If you want to lose weight you might have to eat more!
As a society, we've been surrounded by the message that, in order to drop unwanted pounds, we have to drastically reduce our daily calorie intake. But what if I told you this notion couldn't be further from the truth? What if, in order to lose weight, you actually need to eat more food?
This may sound radical, I know, but it's true—especially if you have a plan that's easy to implement and just as easy to stick with.
In England, almost 7 out of 10 men and 6 out of 10 women are overweight or obese, and a quarter of adults are obese. Being overweight or obese increases your risk of developing serious diseases such as type 2 diabetes, coronary heart disease and some cancers. The risks of developing these diseases increases the more overweight you are. Obesity can also affect your quality of life and lead to psychological problems, such as depression and low self-esteem. Ideally it is better to avoid becoming overweight by eating healthily and exercising regularly and maintaining this throughout life. But problems with weight gain are common so here is some information to help you lose weight sensibly and healthily.
To build your own such plan, read these six tips to learn how you can eat more, lose weight, and enjoy your diet!
1. Pump Up The Volume
OK, this may go without saying, but your stomach is not a calorie counter. High-calorie foods without a lot of volume—oils and ice cream, for example—won't do much to fill you up, even though they're extremely energy-dense. You'll get full with a high volume of food, so that's what's important here!
Now, when I say "food volume," I don't necessarily mean massive amounts of indiscriminate calories. When it comes to weight loss, you have to think in terms of quality as well as quantity. Eating more to lose more is all about eating the right kinds of foods first, and then eating a lot of them.
This isn't as hard as some people make it out to be. Intuitively, you know whether a food is something you should be eating or not, but instead of labeling foods as "good" or "bad," think of them in terms of what they can do for your body and how they can help you achieve your goals.
2. Don't Go Cut Crazy
Cutting a ton of calories or eliminating food groups is also not a great strategy, yet many people still believe that's the best way to lose weight. Do you know why? Because at the end of the day, it works! You cut carbs, and guess what happens? You become more conscious of the foods you're consuming. Then you eat less food, thereby causing a huge daily calorie deficit and some solid initial weight loss. Great, right? Well not really. At this point, you're building an unhealthy relationship with food.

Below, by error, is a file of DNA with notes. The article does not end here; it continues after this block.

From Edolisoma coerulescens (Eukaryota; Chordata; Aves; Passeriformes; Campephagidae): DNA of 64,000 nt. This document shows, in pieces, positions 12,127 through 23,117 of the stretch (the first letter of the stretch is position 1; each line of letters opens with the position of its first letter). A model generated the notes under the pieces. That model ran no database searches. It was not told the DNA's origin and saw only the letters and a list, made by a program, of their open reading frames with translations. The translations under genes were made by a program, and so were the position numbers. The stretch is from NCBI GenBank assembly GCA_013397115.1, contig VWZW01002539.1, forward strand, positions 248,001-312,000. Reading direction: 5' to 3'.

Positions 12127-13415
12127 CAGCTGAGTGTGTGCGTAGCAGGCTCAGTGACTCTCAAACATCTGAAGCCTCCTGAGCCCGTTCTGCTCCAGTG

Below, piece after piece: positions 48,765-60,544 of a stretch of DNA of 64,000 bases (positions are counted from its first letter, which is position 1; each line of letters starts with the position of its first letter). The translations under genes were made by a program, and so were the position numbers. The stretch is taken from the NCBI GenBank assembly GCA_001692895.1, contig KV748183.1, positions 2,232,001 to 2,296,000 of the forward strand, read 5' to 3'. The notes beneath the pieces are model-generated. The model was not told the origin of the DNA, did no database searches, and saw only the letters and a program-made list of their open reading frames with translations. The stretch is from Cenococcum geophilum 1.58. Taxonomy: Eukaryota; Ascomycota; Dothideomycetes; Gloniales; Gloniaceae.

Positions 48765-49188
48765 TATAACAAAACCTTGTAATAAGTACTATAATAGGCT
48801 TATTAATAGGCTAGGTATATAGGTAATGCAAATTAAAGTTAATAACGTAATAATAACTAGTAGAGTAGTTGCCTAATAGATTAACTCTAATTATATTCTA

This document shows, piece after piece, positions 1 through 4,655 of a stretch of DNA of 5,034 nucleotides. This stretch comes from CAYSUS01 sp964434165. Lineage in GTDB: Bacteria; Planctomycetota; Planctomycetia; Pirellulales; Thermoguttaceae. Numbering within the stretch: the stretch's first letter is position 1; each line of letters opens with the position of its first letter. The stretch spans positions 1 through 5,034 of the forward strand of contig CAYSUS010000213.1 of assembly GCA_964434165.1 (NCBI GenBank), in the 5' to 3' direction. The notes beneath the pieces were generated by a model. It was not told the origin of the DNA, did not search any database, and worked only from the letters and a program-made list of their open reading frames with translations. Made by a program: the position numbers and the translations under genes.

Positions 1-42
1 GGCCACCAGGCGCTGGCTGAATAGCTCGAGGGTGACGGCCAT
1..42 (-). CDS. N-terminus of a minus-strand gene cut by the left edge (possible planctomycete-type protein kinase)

You're not learning balance and portion control, and once your body begins to figure out what's happening and stops responding, you won't be able to maintain that initial weight loss. Eventually, you'll binge, fall off the wagon, and be back at square one.
This is not to say that counting calories is bad— I actually count calories myself. Anything that can make you mindful of what you're putting into your body is not a bad thing. But calorie counting alone is not going to get you results. In order to achieve your weight- and fat-loss goals, you need to count your macros as well.
3. Master Your Macros
When people talk about macros, they're referring to macronutrients: protein, carbs, and fats. Simply counting the number of calories you eat won't tell you if you're getting enough of each food group; it won't tell you if you got enough protein to add muscle or enough carbs or fats to stay satisfied.
Macro counting, however, will enable you to break those calories down into the specific foods and food groups that are required to meet your goals. Calculating macros takes all of the guesswork out of dieting and provides you with a style of eating that will get you results for years to come.
4. Get Smart About Swaps
You might find that once you break up your meals into smaller portions, you don't have a lot of food on your plate. Now we're back to the topic of volume. Swapping certain foods for others is a great way to maintain food volume and reduce unnecessary, additional calories at the same time.
For example, look at this comparison:
1 cup of basmati rice = 192 calories, 40 grams of carbs
1 cup of cauliflower rice = 25 calories, 5.3 grams of carbs
Shocking right? you wouldn't be able to taste that much of a difference
Here are a few more substitutions to add volume to your food without adding calories:
- Trade this: Pasta | For this: Spiralized zucchini or spaghetti squash
- Trade this: Mashed potatoes | For this: Mashed butternut squash or cauliflower and turnips
- Trade this: Mayonnaise | For this: Mashed avocado or hummus
- Trade this: Sour cream | For this: Greek yogurt
- Trade this: Bread | For this: Whole-wheat tortilla
- Trade this: Sugar | For this: Maple syrup or stevia
5. Balance Your Life
All that being said, at the end of the day, you have to have a life. No one can be strict 100 percent of the time, and who wants to? Especially during the holidays and special occassions. It's a time to celebrate with family and friends, and that often comes with a high-calorie price tag. Don't stress—it's completely fine to have a cheat meal every now and then.
6. Make Your Diet Pop
Now that you know the basics of dieting smart—eating good foods in high quantities, finding the right foods, and figuring out your macros—it's time to bring it all together in the kitchen.
Are you ready to make a change ?
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